The scientists also found that mice fed a diet high in refined salts saw a dramatic increase in the number of Th17 cells in their nervous systems. This caused an inflammatory response. These mice were also more likely to develop symptoms, very much, akin to MS. Laboratory tests revealed that refined salt exposure increased the levels of cytokines released by Th17 cells 10 times more than usual. Cytokines are proteins used to pass messages between cells. It's almost as if the communication between these cells went from orderly to completely chaotic so that they couldn't understand each other and receive essential feedback. The result is, out of control T helper cells that start behaving badly and attacking healthy nerve tissue.

After reading this, I never want to eat refined salt ever again! Thank goodness there are a few fantastic alternatives we can turn to, to keep our food flavoursome!

Healthy Salts

Himalayan salt

Salt is actually essential for our health but, it must be in the right form to do what it's supposed to do. It should not be overlooked that sodium is a nutrient your body needs to function properly. Salt helps with the following essential functions:

  • Maintains the balance of fluids in your body
  • Helps with transmission of nerve impulses
  • Helps with contraction and relaxation of muscles

Three natural salts I would like to mention in this post are Himalayan rock salt, Celtic Salt and Sea Salt. These salts have not been processed and are jam packed with essential minerals. They are also cheap and easily obtainable in supermarkets and health shops. Their taste is slightly less strong than table salt but is far more flavoursome. Let's have a brief look at each of them individually.

Himalayan rock salt

This lovely, rose-coloured salt is mined in the foothills of the Himalayan Mountains in Pakistan. It contains an almost identical set of elements to those in our body - in the same proportions as occur in our blood. Himalayan salt contains 84 minerals in total. In addition to sodium, this salt is relatively high in iron, magnesium, phosphorus, calcium, potassium and chloride. It also contains traces of boron, fluoride, iodine, zinc, selenium and copper, all of which are necessary for bodily health. Wow, what a list! It also tastes amazing. Sprinkle a few crystals over your salad or roasted veg and you have yourself a delicious meal. I highly recommend it.

Celtic Salt

Celtic salt is grey in colour and has a rough texture. It is a unique salt as it is only harvested off the northwest coast of France. Celtic sea salt is a little less salty-tasting than table salt or other sea salts. It is found in clay ponds that are built near the shore -- as the saltwater evaporates, a mineral-rich sea salt is left behind. Like Himalayan salt, Celtic sea salt contains 84 different live elements that are commonly found in sea water. Some of these are magnesium, iron, manganese, zinc, iodine and potassium.

Sea Salt

Sea salt is probably the most common of the unprocessed salts and is remarkably different to table salt. Do a taste test and compare table salt to sea salt. I'm sure you'll discover that the table salt tastes like chemicals and the sea salt, like the ocean. It really is a lovely flavour. Sea salt has many benefits. It can help strengthen your immune system and keep your heart healthy. However, the benefit that stood out the most for me was the fact that it has an alkalising effect on your body. This means that it is anti-inflammatory and will actually help your body stay disease free. Don't go overboard now! It still needs to be eaten in moderation.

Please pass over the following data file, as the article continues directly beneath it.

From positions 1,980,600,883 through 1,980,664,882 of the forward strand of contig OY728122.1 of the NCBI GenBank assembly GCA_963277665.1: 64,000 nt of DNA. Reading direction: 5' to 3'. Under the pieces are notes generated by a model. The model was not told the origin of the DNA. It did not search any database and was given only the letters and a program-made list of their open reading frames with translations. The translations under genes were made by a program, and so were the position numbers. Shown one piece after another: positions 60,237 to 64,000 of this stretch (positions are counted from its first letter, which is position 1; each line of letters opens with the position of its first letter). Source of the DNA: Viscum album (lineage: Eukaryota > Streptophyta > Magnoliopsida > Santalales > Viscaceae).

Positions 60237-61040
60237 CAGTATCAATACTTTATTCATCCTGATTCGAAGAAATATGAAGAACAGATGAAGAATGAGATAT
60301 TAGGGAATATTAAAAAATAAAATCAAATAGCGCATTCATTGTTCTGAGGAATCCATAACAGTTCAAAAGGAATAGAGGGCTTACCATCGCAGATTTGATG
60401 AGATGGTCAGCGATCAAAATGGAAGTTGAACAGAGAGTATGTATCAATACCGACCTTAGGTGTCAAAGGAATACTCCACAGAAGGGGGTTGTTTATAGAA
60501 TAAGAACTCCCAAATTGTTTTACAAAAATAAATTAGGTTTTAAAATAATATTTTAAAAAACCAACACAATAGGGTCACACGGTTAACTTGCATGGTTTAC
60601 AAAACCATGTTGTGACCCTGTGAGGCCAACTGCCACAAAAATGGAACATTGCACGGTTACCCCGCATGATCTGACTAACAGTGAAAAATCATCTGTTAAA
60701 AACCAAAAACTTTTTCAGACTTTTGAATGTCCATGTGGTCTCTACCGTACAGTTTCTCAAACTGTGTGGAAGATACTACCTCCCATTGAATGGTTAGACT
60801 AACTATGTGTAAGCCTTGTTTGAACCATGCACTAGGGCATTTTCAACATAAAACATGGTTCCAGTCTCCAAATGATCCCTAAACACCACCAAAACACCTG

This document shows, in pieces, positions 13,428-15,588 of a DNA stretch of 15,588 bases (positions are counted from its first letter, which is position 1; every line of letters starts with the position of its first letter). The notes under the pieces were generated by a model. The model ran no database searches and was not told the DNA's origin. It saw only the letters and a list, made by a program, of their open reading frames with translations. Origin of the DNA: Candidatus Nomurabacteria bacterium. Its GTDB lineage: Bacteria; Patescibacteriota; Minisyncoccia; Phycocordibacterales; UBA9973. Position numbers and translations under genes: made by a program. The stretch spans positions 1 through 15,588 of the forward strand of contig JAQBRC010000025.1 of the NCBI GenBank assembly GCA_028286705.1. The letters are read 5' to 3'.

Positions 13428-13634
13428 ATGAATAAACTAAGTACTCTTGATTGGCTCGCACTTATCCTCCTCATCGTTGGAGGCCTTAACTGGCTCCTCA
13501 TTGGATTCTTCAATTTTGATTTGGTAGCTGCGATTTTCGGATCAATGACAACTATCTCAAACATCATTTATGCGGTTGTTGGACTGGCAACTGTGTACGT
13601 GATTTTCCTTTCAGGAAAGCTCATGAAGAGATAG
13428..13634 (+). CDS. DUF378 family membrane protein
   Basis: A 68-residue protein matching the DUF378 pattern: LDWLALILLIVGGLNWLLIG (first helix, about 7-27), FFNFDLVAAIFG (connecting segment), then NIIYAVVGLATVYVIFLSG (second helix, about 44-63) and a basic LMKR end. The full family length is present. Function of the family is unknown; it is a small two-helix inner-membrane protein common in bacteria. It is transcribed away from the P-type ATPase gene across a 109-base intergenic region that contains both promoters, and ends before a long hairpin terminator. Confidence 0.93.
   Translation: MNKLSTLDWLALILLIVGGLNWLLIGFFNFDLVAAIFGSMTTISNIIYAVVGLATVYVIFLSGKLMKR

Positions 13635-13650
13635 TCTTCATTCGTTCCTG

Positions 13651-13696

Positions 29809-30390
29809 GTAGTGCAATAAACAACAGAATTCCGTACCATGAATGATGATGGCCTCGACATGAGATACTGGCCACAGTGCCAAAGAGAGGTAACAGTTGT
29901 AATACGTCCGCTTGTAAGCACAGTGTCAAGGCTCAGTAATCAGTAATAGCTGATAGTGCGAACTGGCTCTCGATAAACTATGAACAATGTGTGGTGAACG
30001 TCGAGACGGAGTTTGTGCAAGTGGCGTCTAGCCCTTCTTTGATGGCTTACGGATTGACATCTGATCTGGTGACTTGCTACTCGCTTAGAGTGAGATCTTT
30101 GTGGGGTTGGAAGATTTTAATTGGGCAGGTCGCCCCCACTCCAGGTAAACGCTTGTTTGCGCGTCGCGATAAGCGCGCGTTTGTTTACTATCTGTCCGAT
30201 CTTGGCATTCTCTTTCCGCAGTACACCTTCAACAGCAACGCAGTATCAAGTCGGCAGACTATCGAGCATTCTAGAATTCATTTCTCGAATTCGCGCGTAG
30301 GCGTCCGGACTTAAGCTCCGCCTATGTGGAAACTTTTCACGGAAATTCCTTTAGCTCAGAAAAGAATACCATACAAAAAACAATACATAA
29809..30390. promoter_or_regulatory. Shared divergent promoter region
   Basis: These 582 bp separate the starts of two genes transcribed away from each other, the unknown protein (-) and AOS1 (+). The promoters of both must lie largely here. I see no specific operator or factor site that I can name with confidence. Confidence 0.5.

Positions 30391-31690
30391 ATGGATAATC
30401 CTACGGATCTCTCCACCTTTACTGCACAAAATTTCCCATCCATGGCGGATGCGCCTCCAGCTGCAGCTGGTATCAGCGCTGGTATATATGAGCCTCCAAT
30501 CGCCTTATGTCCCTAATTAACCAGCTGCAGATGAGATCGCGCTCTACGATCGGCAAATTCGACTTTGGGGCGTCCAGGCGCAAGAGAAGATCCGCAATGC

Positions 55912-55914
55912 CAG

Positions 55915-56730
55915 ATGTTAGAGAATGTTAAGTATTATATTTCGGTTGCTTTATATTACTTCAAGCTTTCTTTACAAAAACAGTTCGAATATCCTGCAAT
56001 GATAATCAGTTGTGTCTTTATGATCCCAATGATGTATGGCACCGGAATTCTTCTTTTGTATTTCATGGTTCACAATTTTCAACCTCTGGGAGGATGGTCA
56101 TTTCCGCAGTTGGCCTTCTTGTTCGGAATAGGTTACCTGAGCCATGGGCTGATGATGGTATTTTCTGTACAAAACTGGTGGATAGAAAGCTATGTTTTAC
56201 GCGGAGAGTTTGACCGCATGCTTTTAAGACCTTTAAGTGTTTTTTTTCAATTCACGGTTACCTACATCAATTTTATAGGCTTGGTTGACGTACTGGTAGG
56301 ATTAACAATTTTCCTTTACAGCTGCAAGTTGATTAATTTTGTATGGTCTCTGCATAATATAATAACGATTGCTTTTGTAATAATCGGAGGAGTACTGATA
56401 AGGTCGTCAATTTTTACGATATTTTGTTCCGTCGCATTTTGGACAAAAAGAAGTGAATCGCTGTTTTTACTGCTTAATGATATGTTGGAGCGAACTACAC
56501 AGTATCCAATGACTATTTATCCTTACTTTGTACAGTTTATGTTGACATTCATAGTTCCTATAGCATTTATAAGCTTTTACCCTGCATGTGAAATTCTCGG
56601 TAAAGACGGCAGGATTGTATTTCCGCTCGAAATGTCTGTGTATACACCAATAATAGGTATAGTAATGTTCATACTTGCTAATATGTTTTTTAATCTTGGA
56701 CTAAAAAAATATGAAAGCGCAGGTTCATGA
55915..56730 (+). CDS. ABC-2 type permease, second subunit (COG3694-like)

Summing it up

The importance of natural salts has been completely underrated in my opinion. However, more and more people are becoming aware of their incredible benefits and making the switch. Here is an amazing example of some forward thinkers: At Wieliczka in Poland, a hospital has been carved into a salt mountain. Asthmatics and patients with lung disease and allergies find that breathing air in the saline underground chambers helps improve symptoms in 90 per cent of cases. How amazing is this? As for table salt - give it the boot! There are far healthier options to choose. Luckily the MS diet does not include many of the foods that are high in refined salt such as cheese, smoked meat and gluten-filled baked goods. This should help you to be able to keep your sodium intake to a minimum.

I would love to hear your thoughts on this important topic so drop me a line!

 kimsignature Healing Foods: The Brilliant Beetroot

P.S. I also just wanted to let you know that I'll finally be launching my new resource, 'Boost' - on Wednesday the 28th January (that's next week!). It is a weekly tool to help keep you on track with your MS diet. It mixes recipes with lifestyle advice and so much more! I'm so excited to share it with you and I hope that you will feel motivated and inspired by all it has to offer you. Watch this space!

BOOST front page

References

http://eatlocalgrown.com/article/13816-processed-foods-autoimmune-disease.html?c=tca

http://www.cncahealth.com/explore/learn/nutrition-food/the-truth-about-salt-the-good-the-bad-and-the-ugly#.VMDg01rA5O0

http://www.mstrust.org.uk/research/updates/articles/update140901.jsp